Inside One of Delhi’s World-Famous Cow Hostels


Inside One of Delhi’s World-Famous Cow Hostels

Illustration: Shruti Yatam

PM Modi is announcing the results of this year’s International Old Macdonald Assessment for the bovine population in 140 different cities on Mann ki Baat, a chat show where he talks to himself.  

Haryana has apparently lost its top spot as the world’s most liveable city for cows after a seven-year reign. It was pipped to the post by Delhi, which received an overall score of 99.1 per cent.

In his address, the Prime Minister praised the nation’s unwavering commitment to Deen Dayal Gauwas Yojana which has set up PG hostels for cows in major towns in Haryana and every neighbourhood in Delhi. The initiative proved so popular that even the Opposition is now promising to implement a 30 per cent quota for underprivileged and Other Backward Cows (OBC) in Delhi schools.

Cows from as far as Switzerland and Germany have been thronging to desi pastures, forcing the steak-loving firangs to switch to Patanjali paneer.

Our intrepid reporter approached the inmaids of one of the oldest and most prestigious hostels, Working Gaumata Chhatrawas (GOTCHA), to get a first-hand account of life behind the four walls.  (*Names of hostellers have been changed to protect their identities.)

We are at the grounds outside the hostel champitheatre, where the gau and bhains get their weekly massage. Bhuteshwari and a few of her friends have gathered to share their experiences of life in the hostels at GOTCHA. “I spend most of my evenings staring outside my window, looking at my lower-caste sisters shitting without a care in the world and swaying their tails with gai abandon,” Bhuteshwari* says.

Shifting uncomfortably in her khakhi shorts, Slutty-Savitri* hisses from a corner: “You know why they made us wear these?”

“Our Chief Rakshak, BC Bhagmat, got the idea that our naked butts were sending wrong signals to the bulls in the neighbouring hostel. Bullshit! They squeezed us and our tails into these discarded RSS shorts to curb our freedom of expression.”

“This is bloody bovine injustice!” chimes in Bhuteshwari.

The gais and bhains don’t want to reveal their names because they fear the consequences of speaking up against the administration. And then, as the evening starts to fade into darkness, they must head back in time for an 8 pm curfew.

The gais and bhains don’t want to reveal their names because they fear the consequences of speaking up against the administration.

“From 9 am to 5 pm, we are busy being milked. After that, we only have a few hours to do things such as go to the main gaibrary, visit our favourite garbage joints, or meet friends to talk about our achhe din, which by now is a distant mammary,” says Abhainstika*.

After the main gates close, there’s a roll call to ensure all the gais and bhains are in. “If you are not in by then, it’s a serious violation of rules,” says Moomita*, another inmaid. “The bulls, however, can stay out until 10 pm, and unlike us, don’t need permission to step out after the deadline. They are even spared the ignominy of squeezing themselves into RSS shorts.”

“It’s like being born a gai was the greatest sin!” moos Abhainstika.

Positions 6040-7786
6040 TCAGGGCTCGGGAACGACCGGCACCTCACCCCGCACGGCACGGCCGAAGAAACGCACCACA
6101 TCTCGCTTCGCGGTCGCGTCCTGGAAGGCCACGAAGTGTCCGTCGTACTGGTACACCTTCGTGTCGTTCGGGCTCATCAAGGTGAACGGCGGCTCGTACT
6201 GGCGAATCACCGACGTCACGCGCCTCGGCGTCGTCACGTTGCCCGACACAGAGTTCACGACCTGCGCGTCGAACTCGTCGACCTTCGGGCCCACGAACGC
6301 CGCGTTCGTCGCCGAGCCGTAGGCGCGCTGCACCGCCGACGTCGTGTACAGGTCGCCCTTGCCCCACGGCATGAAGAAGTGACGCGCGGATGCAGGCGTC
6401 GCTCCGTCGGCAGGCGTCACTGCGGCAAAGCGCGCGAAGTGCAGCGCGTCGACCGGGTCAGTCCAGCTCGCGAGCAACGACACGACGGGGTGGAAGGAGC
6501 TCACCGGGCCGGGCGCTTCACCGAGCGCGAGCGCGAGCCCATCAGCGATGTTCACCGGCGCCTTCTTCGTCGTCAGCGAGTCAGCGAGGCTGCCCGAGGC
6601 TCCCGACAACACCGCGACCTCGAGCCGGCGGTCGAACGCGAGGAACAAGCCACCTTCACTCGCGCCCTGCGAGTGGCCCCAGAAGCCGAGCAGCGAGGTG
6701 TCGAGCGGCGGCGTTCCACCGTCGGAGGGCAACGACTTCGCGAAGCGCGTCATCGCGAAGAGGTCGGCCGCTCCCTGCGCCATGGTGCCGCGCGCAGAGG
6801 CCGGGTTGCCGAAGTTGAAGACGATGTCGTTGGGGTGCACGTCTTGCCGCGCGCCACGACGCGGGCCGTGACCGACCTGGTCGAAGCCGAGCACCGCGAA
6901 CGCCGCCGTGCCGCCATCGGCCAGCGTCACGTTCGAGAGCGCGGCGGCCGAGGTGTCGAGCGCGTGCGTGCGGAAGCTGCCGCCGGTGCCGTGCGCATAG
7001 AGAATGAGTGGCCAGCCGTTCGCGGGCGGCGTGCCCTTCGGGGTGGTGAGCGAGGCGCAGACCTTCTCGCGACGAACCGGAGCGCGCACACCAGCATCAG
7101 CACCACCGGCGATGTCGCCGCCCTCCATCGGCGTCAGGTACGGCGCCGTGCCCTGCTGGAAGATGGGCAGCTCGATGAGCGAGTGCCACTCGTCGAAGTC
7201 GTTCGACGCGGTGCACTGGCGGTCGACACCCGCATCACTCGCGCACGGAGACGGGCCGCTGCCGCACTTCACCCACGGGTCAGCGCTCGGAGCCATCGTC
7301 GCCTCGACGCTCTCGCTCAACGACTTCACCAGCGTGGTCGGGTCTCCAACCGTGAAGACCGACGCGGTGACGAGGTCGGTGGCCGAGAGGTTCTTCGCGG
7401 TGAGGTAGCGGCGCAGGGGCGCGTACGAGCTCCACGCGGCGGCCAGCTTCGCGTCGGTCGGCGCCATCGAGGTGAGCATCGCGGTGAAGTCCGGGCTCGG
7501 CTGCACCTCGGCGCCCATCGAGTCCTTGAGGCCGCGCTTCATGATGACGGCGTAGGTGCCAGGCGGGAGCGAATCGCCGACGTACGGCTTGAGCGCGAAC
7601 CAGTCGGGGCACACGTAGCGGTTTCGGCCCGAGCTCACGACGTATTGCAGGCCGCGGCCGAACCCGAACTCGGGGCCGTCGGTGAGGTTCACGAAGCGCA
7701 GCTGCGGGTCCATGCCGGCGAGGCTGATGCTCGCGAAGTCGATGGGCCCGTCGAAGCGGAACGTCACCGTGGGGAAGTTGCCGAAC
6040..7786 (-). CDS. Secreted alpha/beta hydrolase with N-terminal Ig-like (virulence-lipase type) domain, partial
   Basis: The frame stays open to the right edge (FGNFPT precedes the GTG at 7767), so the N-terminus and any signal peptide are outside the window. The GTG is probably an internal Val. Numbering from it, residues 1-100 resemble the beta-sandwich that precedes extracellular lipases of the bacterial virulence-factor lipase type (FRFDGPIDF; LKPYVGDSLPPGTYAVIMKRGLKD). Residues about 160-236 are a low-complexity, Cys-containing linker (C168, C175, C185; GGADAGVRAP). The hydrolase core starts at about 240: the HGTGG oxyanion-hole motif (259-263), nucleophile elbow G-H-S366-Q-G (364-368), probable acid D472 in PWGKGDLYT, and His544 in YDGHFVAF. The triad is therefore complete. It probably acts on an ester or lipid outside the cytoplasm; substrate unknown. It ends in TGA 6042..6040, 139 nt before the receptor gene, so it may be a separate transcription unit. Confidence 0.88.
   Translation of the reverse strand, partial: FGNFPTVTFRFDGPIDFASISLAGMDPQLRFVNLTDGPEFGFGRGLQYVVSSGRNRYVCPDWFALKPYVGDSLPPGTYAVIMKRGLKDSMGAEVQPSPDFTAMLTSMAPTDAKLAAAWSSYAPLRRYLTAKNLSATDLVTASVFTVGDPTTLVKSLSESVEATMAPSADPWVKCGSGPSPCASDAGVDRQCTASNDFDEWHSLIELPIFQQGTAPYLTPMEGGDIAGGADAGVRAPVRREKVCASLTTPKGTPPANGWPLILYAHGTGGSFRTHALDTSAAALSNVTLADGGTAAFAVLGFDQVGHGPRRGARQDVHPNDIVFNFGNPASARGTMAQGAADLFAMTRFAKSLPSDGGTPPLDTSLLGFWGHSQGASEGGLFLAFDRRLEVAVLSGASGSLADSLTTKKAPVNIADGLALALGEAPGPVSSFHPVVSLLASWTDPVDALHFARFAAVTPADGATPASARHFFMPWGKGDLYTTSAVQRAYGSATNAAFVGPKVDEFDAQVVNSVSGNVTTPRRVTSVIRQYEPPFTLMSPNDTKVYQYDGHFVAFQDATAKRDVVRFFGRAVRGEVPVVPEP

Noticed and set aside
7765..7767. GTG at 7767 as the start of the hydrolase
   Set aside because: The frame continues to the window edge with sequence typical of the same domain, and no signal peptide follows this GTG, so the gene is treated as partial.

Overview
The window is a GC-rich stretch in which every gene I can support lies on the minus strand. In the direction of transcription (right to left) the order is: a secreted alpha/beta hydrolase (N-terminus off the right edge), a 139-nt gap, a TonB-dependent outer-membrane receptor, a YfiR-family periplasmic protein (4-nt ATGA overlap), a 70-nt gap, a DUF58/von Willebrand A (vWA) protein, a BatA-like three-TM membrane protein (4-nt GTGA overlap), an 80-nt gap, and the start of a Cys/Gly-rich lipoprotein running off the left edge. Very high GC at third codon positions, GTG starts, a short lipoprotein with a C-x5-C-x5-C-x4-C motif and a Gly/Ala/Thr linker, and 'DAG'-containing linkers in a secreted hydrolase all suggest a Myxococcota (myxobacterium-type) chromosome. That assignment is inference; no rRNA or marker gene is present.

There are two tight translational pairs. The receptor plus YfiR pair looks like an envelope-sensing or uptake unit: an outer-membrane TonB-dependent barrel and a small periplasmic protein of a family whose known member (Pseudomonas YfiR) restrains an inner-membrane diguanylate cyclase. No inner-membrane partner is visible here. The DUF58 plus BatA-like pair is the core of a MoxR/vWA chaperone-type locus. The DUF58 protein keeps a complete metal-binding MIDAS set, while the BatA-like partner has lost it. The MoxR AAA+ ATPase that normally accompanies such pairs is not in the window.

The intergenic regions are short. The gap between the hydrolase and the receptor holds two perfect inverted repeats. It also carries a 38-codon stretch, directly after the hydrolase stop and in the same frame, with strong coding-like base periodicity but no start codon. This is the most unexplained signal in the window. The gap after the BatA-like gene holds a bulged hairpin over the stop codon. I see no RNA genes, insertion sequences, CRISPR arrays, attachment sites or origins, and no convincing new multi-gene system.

“It wasn’t always like this,” sighs Gauteeka, the hostel’s oldest inmate. “There was a time when we were free to roam from dawn to dusk, chew cud and ruminate about world peace at roundabouts while bringing the traffic to a grinding halt. Why, we could even get men killed for daring to look at us with hungry eyes!”

“Not anymore. We are now like chattels of powerful dairy magnates who can’t keep their hands off our booty. From our poop, to pee, to our milk, they want it all. Greedy bastards!”

“We all feel udderly exploited,” says Moomita. “What makes us mad is that the bulls have no such curbs. They can come and go as they please while the authorities turn a blind eye. Once a few of them forcibly entered our hostel and were like… well, bulls in a china shop! Spotting a bull masturbating under our windows is a common occurrence.”

Why should gais and bhains be deprived of attending evening events on campus, the cows ask? Why can’t they talk on their mobile phones after 10 pm, if the bulls can? Why are gais, unlike bulls, not allowed to bring their friends into their rooms? And why can’t they visit the gaibrary until 11 pm when the bulls with no academic inclination can?

Chief Rakshak BC Bhagmat, when approached for his side of the story, was quick to lay emphasis on “respect for gais and bhains”, who represent societal “prestige and honour”. “I am only thinking like a father. If a daughter is not safe on the streets, then the father will have to keep her inside the house,” he mooed.

“It’s like being born a gai was the greatest sin!” moos Abhainstika.

The last few months have seen simmering discontent on the campus. The hostellers are far from amoosed that instead of addressing their security concerns by bringing the bulls to task, it’s they who are being subjected to constant moral policing. This has led to a growing breed of farminists who are demanding equal rights as bulls. They like to call themselves “Rani Khaasi”, and they are a far cry from their demure foremothers who were content to chew cud all day. The current breed doesn’t shy from demanding more from the GOTCHA administration.

The Khaasis have been placed under house-arrest for demanding fodder for thought, and yoga centres before their Vice-Chancellor. This has not deterred them. It has been herd that they will now add voting rights to their list of demands.

It’s five minutes past eight, and as the gais rush to make it past the gates, Bhuteshwari turns to me pensively. “It seems that the University doesn’t want us to think for ourselves. There’s no space for us to demand our rights, or express our opinion.”

“We are now being treated like women,” says Moomita, and the cows around her grow suddenly quiet.  

Gayi bhains paani mein!